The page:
We transitioned from the boardwalk down to the gravel paths that weaved through miles of forested landscape. After hiking for a while, the fluttering of vibrant wings caught my eye as a Giant Swallowtail flew quietly into the trees above our heads. The rapid and largely unexpected movements of most butterflies make them difficult to capture, but with the chill of evening beginning to settle in, the Swallowtail finally perched upon the leaves of a broad Elm tree were it sat quietly in the glimmering sun.

The warm light of the evening sun set the Swallowtail’s usually yellow wings ablaze with an orange glow that accented the wear in the dark areas that the thin wings had sustained.

Along the ground, the remnants of a Fall long past lay strewn between the feet of the slender, barren trees above. Stagnant pools of clear water left over from a recent rainstorm suspended the memories of the past in a tomb of frigid water, though life still defiantly burst forth as it always seems to do.

Red tail hawks are native to the marshlands of the Eastern shores of Texas. They usually prey on the numerous mammals and fish that call marshlands home, but this young hawk had been injured such that it could no longer fly. Since hawks need to fly to eat, this injured hawk is currently cared for by the nature center.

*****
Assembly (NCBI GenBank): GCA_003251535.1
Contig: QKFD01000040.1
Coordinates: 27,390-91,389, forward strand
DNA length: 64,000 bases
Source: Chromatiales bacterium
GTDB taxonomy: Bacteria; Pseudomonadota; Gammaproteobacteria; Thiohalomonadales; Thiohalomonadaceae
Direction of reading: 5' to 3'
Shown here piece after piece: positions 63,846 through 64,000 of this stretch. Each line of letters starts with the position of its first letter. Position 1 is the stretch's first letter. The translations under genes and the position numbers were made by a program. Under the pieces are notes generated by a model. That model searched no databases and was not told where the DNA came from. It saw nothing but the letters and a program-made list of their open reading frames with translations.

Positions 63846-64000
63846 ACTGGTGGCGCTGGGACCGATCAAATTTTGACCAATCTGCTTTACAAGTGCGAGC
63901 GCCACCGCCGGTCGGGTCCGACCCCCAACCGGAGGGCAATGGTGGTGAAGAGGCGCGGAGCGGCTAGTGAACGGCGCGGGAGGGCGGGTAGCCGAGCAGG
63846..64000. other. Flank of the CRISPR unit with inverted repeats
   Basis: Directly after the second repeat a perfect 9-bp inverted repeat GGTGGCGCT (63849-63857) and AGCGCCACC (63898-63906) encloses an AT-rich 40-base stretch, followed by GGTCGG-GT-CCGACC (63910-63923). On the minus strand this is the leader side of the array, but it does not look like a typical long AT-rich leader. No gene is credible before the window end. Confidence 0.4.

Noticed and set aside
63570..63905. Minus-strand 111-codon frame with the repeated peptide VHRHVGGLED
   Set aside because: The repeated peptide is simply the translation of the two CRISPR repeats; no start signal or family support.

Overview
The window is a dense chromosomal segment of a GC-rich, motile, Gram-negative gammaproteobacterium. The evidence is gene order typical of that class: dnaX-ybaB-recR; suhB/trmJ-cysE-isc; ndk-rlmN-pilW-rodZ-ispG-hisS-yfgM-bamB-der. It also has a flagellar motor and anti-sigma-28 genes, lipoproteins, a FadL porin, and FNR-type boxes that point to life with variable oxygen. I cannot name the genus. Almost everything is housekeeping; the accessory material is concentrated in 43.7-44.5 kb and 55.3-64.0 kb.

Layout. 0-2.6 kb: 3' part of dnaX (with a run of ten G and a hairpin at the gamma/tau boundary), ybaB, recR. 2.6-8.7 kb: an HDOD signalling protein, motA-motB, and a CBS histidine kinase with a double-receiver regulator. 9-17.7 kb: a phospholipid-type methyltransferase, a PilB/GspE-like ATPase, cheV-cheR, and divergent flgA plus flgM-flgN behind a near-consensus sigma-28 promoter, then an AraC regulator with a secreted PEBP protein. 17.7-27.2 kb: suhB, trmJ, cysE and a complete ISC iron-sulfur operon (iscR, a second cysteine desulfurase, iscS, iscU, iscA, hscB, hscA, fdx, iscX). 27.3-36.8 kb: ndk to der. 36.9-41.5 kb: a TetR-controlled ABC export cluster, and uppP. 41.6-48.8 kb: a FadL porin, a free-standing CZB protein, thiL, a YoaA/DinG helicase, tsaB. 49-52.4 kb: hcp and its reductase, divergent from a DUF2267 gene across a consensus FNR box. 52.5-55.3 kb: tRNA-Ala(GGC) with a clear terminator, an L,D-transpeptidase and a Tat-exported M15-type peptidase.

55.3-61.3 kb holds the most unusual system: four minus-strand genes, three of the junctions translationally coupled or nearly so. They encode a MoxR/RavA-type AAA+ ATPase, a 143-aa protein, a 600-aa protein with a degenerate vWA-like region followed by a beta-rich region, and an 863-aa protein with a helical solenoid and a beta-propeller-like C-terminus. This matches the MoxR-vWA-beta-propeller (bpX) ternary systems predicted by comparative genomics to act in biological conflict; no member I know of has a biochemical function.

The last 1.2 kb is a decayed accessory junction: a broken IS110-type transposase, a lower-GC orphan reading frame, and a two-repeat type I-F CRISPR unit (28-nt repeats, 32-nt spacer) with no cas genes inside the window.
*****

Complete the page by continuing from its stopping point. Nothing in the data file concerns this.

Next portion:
Flanking the largely dry path upon which we walked, the tall trunks of leafless trees reflected in the calm pools of water still gathered around their roots. Staring into the depth of the reflection, it was easy to become momentarily disoriented.

Hurricanes often change the landscape of the bayou. The moist soil provides limited support for the large, tangled roots of young and established trees alike, and sometimes the weather gets the better of a tree, and it topples into the surrounding water as dying monument to the past. On this particular tree, a Great Egret stood watch over the bayou. However, a large turtle sat obstinately on the lower end of the log, keeping a watchful eye on the egret, perhaps challenging it for this prime perch. Equally as interesting though were the series of barnacles that dappled the bottom side of the trunk, which is generally an odd thing to observe on a tree, though it is a unique attribute around the bayou.

The turtle, having dispatched the hare, set its competitive gaze upon the Great Egret

Our path ended at a small dock extending off the side of an old storage building. The dock extended a short way into a wide curve in the Armand Bayou just North of its intersection with Horsepen Bayou. Our view across the water generally aligned with the late afternoon sun, which sent glistening rays of sunlight across the surface of the water and cast the remnants of old trees into a stark silhouette.

The few hours we spent hiking around the boardwalks and trails of Armand Bayou Nature Center were great, but it was finally time to head back to our car. With such a great nature area so close to home, we look forward to continuing to visiting often to experience all the wildlife and changes in season. As Texas moves to cautiously open back up, local parks will likely follow suit, so hopefully we will have the chance to go again soon.

© 2017-2020 Shaun C Tarpley